Lest we crawl

At this time of (justified) political triumph of India’s majority party, let’s recall a few Emergency stories

Written by Fali S. Nariman | Published:March 25, 2017 1:50 am

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With the recent elections in Uttar Pradesh, the BJP has effectively replaced the century-old Congress party as the national party of India. And the time has come — not to talk of anything else! Because, as I see it, we are on the threshold of a Hindu state (unconstitutional though it be). We are moving — not towards the soft Hindutva that Justice J.S. Verma spoke of in his judgment in the Manohar Joshi vs N.B. Patil case (1995), “not a religion but a way of life”, but the hard Hindutva of V.D.

Savarkar — “Hindu Rashtra (state), Hindu Jati (race) and Hindu Sanskriti (culture)”. This is plainly not the state envisaged in the Constitution of India: A constitution that was framed mainly by those who professed the Hindu religion — in a Constituent Assembly of 299, 255 members (85 per cent) were Hindus! You might well say, “What’s surprising about this; after all, it is a country where the overwhelming majority of its citizens are still Hindus” (about 80 per cent).

Yes. And for me, for this reason alone, this is a time to recall the days of the internal Emergency. It was the high courts (nine of them) that almost saved the day in protecting citizens’ freedoms — only to be overruled by a bench of five of the senior-most judges of the highest court: Not unanimously (thank God) but by majority (4:1). The majority through Chief Justice A.N. Ray had glibly said that liberty was the gift of the law, and by the law, it could be taken away. But not Judge No. 2 H.R. Khanna — that is why he is revered by one and all as the hero of the Emergency era (but only after the Emergency ended, not during its painful existence).

I believe it is necessary at this time of the (justified) political triumph of India’s majority party — to recall briefly a couple of true stories of that internal Emergency. I believe they will help strengthen us all (lawyers, judges, journalists, editors of newspapers and of news channels) to resist the admonition then administered by the great-gentleman-statesman of our time, L.K. Advani. After the end of the internal Emergency of 1975, he told a group of editors: “You were all asked to bend — but why on earth did all of you crawl?”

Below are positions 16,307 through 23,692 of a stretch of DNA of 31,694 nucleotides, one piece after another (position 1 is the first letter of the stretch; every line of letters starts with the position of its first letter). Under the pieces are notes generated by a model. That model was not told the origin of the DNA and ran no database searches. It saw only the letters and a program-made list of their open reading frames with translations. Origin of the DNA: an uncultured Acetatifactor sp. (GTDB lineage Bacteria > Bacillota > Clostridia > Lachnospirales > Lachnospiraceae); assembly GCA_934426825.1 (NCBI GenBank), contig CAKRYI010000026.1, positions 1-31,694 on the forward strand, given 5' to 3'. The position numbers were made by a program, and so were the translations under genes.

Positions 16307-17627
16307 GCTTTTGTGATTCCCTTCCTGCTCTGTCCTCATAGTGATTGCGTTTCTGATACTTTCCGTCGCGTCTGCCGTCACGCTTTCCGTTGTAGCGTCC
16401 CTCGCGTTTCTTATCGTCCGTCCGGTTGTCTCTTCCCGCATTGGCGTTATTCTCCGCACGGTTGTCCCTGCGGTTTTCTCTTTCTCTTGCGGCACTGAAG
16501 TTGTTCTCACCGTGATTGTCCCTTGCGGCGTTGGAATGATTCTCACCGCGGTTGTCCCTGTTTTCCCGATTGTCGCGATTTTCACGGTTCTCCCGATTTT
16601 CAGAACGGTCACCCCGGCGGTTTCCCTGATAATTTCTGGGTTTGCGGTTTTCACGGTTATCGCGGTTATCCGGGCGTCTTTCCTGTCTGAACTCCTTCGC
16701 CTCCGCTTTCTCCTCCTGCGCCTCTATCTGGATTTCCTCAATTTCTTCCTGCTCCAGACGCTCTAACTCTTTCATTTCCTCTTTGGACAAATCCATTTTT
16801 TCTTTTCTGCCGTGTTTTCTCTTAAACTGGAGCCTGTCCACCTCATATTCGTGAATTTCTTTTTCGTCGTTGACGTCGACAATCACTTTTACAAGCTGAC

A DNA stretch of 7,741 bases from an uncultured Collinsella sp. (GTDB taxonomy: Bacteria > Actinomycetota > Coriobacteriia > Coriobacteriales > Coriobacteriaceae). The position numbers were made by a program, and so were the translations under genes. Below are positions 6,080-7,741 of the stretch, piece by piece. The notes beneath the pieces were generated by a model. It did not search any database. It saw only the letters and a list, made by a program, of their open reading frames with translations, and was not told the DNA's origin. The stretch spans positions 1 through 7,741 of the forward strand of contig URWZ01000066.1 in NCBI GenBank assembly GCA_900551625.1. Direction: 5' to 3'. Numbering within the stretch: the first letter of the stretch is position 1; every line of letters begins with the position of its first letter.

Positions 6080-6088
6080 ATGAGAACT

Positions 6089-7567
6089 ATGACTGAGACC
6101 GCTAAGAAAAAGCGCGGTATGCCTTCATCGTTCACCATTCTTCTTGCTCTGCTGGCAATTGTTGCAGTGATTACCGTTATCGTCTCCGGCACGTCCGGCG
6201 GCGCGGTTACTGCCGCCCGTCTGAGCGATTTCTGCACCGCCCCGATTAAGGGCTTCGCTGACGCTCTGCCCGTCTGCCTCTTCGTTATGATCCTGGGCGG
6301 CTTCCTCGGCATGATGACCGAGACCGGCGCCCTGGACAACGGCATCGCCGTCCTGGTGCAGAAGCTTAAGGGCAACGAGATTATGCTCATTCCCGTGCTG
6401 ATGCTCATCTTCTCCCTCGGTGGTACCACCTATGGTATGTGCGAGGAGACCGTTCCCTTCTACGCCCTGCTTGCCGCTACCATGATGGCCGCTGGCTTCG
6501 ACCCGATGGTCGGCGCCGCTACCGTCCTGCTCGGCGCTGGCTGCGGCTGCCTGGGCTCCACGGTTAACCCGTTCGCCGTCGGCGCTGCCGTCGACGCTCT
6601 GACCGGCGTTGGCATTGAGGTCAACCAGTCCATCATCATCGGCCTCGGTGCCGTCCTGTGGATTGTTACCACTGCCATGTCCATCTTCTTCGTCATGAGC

Before the internal Emergency of June 1975, I had appeared (as law officer of the Union) in a group of matters in the Delhi High Court for the government, where preventive detention orders on persons, later acknowledged to be smugglers, were challenged in writ petitions under Article 226. The matters went on for many days and judgment was ultimately reserved. It was delivered by the high court on a Friday: The grounds of detention, the judgment said, were insufficient. The detention orders were quashed.

In the afternoon on that fateful Friday, I interrupted a part-heard matter before a Constitution bench presided over by Chief Justice Ray and requested that their lordships stay the order of the Delhi High Court — undertaking that an SLP (special leave petition) would be filed by Monday but this was denied. The chief justice pompously said: “This is a matter of personal liberty and we have neither the judgment nor any written application from government and we cannot on a mere oral application grant a stay”. So be it. I convinced myself (as the chief justice had said) that this was a matter of personal liberty and on personal liberties, there could be no compromise. All this was in March or April 1975.

A day after the proclamation of internal Emergency of June 26, 1975, I resigned my post as additional solicitor general of India. The Supreme Court was in vacation. When the court reopened in July, the first week after the reopening, I happened to be present in the same chief justice’s court, when I was witness to a case presented by the-then Solicitor General Lal Narayan Sinha. The case concerned municipal councillors in the Municipal Corporation of Bombay who had been detained under MISA (the-then current preventive detention law). There was a mayoral election in which the Congress party had nominated its candidate. If those councillors who had been detained under the preventive detention law had been permitted to exercise their franchise and vote, the Congress would have lost the mayoral election.

A writ petition was filed in the Bombay High Court on behalf of these detenues, contending that they had not lost their right to vote though detained, and they should be permitted to exercise their vote either at the detaining centre or brought under guard to the voting centre. This application — which seemed eminently reasonable — was granted by the Bombay High Court.

This was on a Monday. The decision was reported in the newspapers the next day. The following morning, the Solicitor-General of India appeared in the Supreme Court, without any papers, without even the judgment of the high court, and orally asked the judges for a stay. The same Supreme Court, the same chief justice, and to the best of my recollection, the same set of judges, orally granted a stay of the decision of the high court — which resulted ultimately in the Congress nominee for mayor being elected.

So much (I then said to myself) for the court’s abiding concern for personal liberty! The lesson, then, for us lawyers is loud and clear (like the UP election results). As Learned Hand, one of America’s greatest judges (who never sat on its Supreme Court) once said, “do not rely too much on the courts to save your liberties — instead rely on yourselves”. In the end, not political parties but only civil society acting in a spirit of constitutionalism can sustain and preserve our non-sectarian constitution.

The writer is a constitutional jurist and senior advocate to the Supreme Court
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